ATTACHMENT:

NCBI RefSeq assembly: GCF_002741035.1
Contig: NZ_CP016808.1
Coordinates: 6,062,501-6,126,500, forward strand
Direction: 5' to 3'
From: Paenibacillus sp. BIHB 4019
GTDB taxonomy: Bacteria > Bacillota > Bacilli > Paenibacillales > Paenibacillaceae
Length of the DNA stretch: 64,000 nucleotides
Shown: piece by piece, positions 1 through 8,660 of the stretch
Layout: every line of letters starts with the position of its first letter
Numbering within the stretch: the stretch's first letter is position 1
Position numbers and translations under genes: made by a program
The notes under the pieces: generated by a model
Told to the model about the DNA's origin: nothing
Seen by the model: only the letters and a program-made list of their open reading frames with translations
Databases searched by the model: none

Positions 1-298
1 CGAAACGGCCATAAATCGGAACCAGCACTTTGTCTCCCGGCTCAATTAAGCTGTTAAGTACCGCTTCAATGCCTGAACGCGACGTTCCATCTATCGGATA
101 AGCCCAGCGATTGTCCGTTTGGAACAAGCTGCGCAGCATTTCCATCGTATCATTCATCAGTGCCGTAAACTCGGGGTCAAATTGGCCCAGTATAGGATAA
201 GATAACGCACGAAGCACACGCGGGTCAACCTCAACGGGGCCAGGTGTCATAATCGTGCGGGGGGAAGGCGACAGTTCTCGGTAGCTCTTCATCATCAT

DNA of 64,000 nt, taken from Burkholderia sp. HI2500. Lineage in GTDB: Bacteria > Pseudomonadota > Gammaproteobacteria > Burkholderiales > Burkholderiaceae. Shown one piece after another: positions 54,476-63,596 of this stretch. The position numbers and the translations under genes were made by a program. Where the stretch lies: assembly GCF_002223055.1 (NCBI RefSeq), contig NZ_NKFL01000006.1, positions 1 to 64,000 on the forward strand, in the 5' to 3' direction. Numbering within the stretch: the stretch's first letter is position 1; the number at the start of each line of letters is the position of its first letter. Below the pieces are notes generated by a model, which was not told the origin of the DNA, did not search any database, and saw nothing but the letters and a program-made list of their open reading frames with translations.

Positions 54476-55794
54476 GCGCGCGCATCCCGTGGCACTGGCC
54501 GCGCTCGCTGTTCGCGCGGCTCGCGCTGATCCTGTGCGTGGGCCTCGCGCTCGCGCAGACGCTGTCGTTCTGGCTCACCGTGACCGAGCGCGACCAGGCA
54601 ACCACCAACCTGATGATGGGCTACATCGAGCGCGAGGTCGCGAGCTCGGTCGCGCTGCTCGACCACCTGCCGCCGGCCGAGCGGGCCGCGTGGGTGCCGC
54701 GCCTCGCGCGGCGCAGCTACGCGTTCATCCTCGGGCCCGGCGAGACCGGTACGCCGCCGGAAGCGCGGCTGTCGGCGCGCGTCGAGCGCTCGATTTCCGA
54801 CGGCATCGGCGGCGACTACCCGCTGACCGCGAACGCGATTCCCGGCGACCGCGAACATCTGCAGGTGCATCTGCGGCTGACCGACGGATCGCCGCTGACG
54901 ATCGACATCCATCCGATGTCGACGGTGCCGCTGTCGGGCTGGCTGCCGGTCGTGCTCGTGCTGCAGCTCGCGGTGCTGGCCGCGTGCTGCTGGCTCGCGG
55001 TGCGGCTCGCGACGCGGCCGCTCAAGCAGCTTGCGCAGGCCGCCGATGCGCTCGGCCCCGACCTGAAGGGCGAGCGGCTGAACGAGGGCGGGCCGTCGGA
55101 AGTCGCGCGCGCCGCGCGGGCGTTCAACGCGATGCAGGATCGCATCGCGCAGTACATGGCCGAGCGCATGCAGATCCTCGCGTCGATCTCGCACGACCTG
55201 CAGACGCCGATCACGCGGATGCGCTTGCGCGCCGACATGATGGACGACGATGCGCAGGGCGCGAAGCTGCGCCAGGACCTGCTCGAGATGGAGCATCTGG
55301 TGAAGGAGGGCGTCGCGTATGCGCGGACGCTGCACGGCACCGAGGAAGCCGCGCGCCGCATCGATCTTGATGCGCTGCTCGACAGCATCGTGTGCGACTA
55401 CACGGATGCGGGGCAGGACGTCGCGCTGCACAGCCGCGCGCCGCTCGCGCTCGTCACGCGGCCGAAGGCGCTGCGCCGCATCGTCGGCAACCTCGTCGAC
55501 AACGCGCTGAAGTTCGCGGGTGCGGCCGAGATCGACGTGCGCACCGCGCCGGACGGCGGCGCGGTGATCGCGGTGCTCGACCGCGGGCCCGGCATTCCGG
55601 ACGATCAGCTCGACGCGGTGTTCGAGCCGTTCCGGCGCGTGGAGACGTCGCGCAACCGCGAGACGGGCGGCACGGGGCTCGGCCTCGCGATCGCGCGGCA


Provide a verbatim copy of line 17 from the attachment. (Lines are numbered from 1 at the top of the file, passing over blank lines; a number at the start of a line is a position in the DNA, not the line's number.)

1 CGAAACGGCCATAAATCGGAACCAGCACTTTGTCTCCCGGCTCAATTAAGCTGTTAAGTACCGCTTCAATGCCTGAACGCGACGTTCCATCTATCGGATA